Sudan may see renewed protests after the killing of two youth by soldiers

Two were killed and 37 others were wounded on May 11 when soldiers opened fire at a demonstration outside the army HQ, demanding justice for the protesters slain in the massacre on June 3, 2019

May 16, 2021 by Peoples Dispatch
Photo : Radio Dabanga

On Saturday, May 15, three days after attorney general Al-Hebir Taj Elsir asked for the custody of the soldiers accused of opening fire at the protest outside the army headquarters in the capital city Khartoum recently, the Sudan Armed Forces (SAF) conceded to his request.

Osman Ahmed and Mudasir Mukhtar died of bullet injuries and 37 others were wounded when soldiers attacked the protest that was held on May 11 demanding justice for the victims of the massacre on June 3, 2019.

“There are seven defendants in the military prison together with 92 others suspected of being involved in the attack,” Taj Elsir said in a press statement after the military’s report was handed over to him by Lt Gen Abdel Fattah al-Burhan – the commander-in-chief of the armed forces and the head of the sovereignty council, the highest body of the transitional government.

The handover of the arrested soldiers is schdueled to take place on Sunday. While seeking their custody, the attorney general had confirmed on May 12 the office of public prosecution had lodged two lawsuits in connection with the shooting. SAF maintains it had not issued orders to shoot at the demonstration.

June 3 massacre

Held on the 29 of Ramadan — the second year anniversary according to Islamic calendar of the massacre on June 3, 2019 — the demonstration was against the delay by the transitional government in investigating the killings of over 200 and holding the perpetrators accountable. Thousands of protesters led by the Organization of the December Revolution Martyrs forced their way past the soldiers deployed to stop them and demonstrated at the square.

At the time of the massacre two years ago, the square was occupied by the main sit-demonstration of Sudan’s December Revolution which began in 2018.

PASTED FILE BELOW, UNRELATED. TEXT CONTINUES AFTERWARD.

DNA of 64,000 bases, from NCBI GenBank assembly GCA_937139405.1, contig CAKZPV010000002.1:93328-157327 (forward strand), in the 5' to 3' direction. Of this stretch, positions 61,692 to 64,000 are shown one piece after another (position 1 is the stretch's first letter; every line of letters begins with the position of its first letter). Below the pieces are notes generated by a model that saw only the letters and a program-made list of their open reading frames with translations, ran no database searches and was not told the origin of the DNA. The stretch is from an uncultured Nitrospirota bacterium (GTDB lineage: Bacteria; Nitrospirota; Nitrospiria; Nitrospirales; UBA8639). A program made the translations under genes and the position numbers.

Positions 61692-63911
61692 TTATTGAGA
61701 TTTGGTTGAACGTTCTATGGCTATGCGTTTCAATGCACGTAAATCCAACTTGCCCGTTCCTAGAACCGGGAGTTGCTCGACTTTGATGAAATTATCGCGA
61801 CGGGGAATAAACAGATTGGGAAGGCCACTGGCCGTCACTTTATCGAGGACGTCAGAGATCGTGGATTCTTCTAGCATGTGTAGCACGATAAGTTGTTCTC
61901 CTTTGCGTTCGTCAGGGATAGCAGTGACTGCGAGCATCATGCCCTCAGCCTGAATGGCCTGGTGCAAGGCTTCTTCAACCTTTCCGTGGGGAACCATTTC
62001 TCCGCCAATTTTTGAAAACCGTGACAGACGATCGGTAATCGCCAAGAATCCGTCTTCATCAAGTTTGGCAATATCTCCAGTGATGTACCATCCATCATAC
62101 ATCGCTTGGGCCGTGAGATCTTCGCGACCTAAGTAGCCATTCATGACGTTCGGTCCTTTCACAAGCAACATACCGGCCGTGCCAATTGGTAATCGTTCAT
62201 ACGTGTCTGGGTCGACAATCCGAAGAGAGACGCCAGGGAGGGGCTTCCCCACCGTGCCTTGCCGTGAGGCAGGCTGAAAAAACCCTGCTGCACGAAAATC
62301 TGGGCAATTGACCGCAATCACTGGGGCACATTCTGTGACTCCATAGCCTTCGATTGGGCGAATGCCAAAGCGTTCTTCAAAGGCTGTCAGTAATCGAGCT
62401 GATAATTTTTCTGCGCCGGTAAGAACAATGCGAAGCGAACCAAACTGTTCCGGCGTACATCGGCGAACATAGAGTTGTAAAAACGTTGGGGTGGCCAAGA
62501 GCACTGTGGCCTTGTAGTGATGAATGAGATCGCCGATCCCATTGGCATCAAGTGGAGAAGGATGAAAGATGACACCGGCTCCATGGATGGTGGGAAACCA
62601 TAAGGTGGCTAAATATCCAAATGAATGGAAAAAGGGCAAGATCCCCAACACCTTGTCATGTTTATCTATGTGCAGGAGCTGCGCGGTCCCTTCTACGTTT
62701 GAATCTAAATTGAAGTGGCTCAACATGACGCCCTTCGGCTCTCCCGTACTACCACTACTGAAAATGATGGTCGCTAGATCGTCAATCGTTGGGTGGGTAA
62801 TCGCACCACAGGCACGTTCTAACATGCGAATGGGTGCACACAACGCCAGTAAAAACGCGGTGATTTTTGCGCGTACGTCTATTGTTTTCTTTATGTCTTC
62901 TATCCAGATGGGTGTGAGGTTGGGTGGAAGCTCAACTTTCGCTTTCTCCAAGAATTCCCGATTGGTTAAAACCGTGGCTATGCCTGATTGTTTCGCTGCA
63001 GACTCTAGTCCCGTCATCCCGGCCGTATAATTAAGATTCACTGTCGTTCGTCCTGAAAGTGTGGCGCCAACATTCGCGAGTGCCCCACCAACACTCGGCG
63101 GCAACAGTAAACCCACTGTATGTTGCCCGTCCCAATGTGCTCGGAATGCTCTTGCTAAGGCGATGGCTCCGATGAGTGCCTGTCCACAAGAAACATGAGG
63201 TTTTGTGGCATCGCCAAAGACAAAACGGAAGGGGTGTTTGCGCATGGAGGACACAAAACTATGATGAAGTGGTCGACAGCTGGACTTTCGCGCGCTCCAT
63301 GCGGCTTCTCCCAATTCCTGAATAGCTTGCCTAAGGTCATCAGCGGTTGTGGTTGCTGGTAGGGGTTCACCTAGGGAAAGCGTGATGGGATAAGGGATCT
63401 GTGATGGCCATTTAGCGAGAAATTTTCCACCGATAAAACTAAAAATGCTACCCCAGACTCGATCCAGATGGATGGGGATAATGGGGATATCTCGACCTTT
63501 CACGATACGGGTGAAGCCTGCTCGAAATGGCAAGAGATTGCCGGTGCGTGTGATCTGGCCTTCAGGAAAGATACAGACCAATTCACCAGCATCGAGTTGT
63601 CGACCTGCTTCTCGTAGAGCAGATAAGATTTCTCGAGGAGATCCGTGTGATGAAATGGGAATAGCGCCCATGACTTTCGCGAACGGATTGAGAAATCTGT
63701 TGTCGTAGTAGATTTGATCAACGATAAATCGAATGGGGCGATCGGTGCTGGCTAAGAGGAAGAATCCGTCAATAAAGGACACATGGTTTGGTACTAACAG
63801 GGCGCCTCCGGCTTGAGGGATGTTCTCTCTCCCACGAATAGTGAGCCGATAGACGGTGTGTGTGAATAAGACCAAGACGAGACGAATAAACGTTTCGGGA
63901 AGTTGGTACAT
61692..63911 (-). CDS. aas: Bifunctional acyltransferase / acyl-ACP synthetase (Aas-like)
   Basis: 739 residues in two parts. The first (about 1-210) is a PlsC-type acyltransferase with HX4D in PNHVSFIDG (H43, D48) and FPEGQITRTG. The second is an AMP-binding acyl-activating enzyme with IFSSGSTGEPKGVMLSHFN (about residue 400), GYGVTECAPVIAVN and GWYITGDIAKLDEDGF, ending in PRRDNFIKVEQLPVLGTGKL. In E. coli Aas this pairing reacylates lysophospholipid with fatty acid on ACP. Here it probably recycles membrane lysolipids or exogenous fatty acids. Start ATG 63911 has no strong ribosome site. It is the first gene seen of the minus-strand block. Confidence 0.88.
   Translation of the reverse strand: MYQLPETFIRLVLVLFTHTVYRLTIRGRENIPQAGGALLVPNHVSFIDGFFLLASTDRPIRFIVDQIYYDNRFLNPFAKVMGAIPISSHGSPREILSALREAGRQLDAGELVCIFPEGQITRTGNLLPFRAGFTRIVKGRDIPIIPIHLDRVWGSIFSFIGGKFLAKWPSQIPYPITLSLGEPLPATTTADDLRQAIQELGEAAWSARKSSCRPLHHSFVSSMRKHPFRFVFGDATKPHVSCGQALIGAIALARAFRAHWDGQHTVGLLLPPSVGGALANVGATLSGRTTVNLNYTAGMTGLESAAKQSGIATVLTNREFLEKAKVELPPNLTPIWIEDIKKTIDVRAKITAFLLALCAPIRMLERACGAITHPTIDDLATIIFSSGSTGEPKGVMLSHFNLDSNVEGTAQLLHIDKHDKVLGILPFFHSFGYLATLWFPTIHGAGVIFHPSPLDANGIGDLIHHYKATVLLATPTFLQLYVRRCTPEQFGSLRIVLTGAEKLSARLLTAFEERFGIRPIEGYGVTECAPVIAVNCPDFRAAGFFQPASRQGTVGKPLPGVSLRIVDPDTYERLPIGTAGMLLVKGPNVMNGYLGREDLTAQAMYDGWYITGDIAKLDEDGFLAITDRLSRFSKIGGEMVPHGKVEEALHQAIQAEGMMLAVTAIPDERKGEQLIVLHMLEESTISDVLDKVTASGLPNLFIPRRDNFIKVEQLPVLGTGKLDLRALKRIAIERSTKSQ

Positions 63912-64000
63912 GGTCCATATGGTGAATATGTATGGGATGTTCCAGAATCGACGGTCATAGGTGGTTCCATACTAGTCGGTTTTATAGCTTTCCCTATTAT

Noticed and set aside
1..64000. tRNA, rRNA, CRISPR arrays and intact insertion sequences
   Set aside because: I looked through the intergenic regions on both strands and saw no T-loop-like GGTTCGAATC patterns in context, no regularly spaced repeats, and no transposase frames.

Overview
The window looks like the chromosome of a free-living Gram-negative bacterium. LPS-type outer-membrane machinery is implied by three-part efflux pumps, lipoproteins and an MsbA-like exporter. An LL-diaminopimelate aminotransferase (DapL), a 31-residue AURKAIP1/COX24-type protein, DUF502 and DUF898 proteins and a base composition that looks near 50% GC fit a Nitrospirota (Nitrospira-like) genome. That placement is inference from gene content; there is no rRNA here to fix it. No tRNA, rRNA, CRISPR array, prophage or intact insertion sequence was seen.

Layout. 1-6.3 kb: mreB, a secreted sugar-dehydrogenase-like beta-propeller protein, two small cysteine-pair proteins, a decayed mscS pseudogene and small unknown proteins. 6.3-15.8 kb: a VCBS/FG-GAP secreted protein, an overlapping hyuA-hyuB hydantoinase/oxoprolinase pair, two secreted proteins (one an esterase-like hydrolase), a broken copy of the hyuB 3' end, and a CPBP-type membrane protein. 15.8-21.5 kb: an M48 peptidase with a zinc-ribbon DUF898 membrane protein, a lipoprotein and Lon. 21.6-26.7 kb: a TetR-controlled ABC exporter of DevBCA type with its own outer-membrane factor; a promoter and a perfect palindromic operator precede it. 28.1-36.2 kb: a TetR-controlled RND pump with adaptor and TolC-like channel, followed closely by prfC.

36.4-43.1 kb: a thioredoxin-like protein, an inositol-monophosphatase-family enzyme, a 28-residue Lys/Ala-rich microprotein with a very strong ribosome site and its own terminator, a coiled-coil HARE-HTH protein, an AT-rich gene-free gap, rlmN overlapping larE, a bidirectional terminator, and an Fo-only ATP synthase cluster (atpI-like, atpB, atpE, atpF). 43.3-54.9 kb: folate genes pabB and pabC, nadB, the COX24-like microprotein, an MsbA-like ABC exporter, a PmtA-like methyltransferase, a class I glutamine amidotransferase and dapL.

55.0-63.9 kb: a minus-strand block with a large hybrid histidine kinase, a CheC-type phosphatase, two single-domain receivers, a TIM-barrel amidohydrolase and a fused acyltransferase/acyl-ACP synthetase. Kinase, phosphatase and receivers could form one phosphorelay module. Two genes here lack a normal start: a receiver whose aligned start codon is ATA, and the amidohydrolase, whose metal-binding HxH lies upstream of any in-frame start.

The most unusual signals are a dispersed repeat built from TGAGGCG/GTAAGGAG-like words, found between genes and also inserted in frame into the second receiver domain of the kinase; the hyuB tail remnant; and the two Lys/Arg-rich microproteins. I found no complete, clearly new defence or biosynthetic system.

Months of multiple protests and crackdowns had evolved into a mass demonstration of hundreds of thousands, occupying this square and virtually blockading the army’s HQ for five days, finally forcing it on April 11, 2019, to remove Omar al Bashir. Bashir had ruled Sudan as a dictator since he had come to power through a coup in 1990. Upon his removal, however, the army formed a military junta, which assumed power after placing Bashir under house arrest. 

The protest movement refused to yield ground to military rule and held the square in larger numbers, demanding that the army give way to civilian rule. The sit-in demonstration here had continued on to its 58th day on June 3, 2019, when the Rapid Support Forces (RSF), armed with gun-mounted pick-up trucks, surrounded the protesters occupying this square and opened fire. Many protesters were hacked to death and dumped in the Nile.

The RSF is a militia made up of the Janjaweed fighters from the nomadic Arab herdsmen who were organized and armed by Bashir’s regime to commit an alleged genocide in Darfur, for which he was indicted by the International Criminal Court (ICC). 

The army — sections of whose lower ranks had previously protected the demonstration from an attack by Bashir’s intelligence forces — stood as mute spectators this time and allowed the massacre to proceed. Many cases of active participation of the army’s soldiers have also been documented. Over 200 died and many more hundreds were injured.     

The international outrage which erupted, and the continued resistance of the Sudanese people by other means, imposed an enormous pressure on the army to seek an accommodation. The centrist political parties — which by then had diluted the original demands of the protest movement they claimed to represent and were seeking to compromise — reached a power sharing agreement with the army.

A joint civilian-military transitional government with a mandate to rule for 39 months before holding elections was formed in August 2019. General Mohamed Hamdan Dagalo aka Hemeti, head of the RSF and the Deputy Chairman of the military junta, went on to become one of the most powerful members of this government. The highest body of the government, the sovereignty council, is chaired by the president of the military junta, Lt Gen Abdel Fattah al-Burhan.

Among its many unfulfilled promises was that the massacre will be investigated and those who gave the orders will be punished. 76-year-old Nabil Adeeb, a prominent human rights lawyer, was appointed as the head of the committee which was tasked in September 2019 to conduct the investigation and press charges in three months. The deadline passed almost a year and a half ago.